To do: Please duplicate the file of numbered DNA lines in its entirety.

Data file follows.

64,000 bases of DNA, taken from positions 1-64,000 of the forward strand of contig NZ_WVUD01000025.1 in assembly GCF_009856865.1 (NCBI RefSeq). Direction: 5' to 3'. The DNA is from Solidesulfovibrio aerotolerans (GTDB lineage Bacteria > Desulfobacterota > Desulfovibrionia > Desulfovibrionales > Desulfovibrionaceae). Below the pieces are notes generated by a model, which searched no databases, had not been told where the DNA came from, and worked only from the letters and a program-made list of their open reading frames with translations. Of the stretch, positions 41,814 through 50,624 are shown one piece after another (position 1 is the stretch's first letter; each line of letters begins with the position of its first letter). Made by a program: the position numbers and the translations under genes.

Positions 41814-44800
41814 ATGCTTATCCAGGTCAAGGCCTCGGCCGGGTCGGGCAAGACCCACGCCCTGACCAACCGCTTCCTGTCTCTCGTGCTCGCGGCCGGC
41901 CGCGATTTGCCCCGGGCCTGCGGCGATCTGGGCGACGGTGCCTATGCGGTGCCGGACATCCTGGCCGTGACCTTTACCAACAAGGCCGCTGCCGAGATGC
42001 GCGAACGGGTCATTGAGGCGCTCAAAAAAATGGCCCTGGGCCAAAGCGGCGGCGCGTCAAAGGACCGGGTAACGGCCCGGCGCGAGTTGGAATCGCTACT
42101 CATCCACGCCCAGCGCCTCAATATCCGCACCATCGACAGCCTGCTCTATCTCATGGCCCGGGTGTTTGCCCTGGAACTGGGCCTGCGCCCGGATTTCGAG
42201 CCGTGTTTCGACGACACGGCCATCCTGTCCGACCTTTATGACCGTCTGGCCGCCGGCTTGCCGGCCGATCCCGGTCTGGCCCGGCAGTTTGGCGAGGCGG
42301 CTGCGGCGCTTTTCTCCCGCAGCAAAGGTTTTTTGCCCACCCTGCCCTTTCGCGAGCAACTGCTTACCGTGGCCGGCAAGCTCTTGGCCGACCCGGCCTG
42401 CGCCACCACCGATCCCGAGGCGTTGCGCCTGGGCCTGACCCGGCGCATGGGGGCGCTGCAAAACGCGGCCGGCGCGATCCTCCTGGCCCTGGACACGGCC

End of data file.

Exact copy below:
64,000 bases of DNA, taken from positions 1-64,000 of the forward strand of contig NZ_WVUD01000025.1 in assembly GCF_009856865.1 (NCBI RefSeq). Direction: 5' to 3'. The DNA is from Solidesulfovibrio aerotolerans (GTDB lineage Bacteria > Desulfobacterota > Desulfovibrionia > Desulfovibrionales > Desulfovibrionaceae). Below the pieces are notes generated by a model, which searched no databases, had not been told where the DNA came from, and worked only from the letters and a program-made list of their open reading frames with translations. Of the stretch, positions 41,814 through 50,624 are shown one piece after another (position 1 is the stretch's first letter; each line of letters begins with the position of its first letter). Made by a program: the position numbers and the translations under genes.

Positions 41814-44800
41814 ATGCTTATCCAGGTCAAGGCCTCGGCCGGGTCGGGCAAGACCCACGCCCTGACCAACCGCTTCCTGTCTCTCGTGCTCGCGGCCGGC
41901 CGCGATTTGCCCCGGGCCTGCGGCGATCTGGGCGACGGTGCCTATGCGGTGCCGGACATCCTGGCCGTGACCTTTACCAACAAGGCCGCTGCCGAGATGC
42001 GCGAACGGGTCATTGAGGCGCTCAAAAAAATGGCCCTGGGCCAAAGCGGCGGCGCGTCAAAGGACCGGGTAACGGCCCGGCGCGAGTTGGAATCGCTACT
42101 CATCCACGCCCAGCGCCTCAATATCCGCACCATCGACAGCCTGCTCTATCTCATGGCCCGGGTGTTTGCCCTGGAACTGGGCCTGCGCCCGGATTTCGAG
42201 CCGTGTTTCGACGACACGGCCATCCTGTCCGACCTTTATGACCGTCTGGCCGCCGGCTTGCCGGCCGATCCCGGTCTGGCCCGGCAGTTTGGCGAGGCGG
42301 CTGCGGCGCTTTTCTCCCGCAGCAAAGGTTTTTTGCCCACCCTGCCCTTTCGCGAGCAACTGCTTACCGTGGCCGGCAAGCTCTTGGCCGACCCGGCCTG
42401 CGCCACCACCGATCCCGAGGCGTTGCGCCTGGGCCTGACCCGGCGCATGGGGGCGCTGCAAAACGCGGCCGGCGCGATCCTCCTGGCCCTGGACACGGCC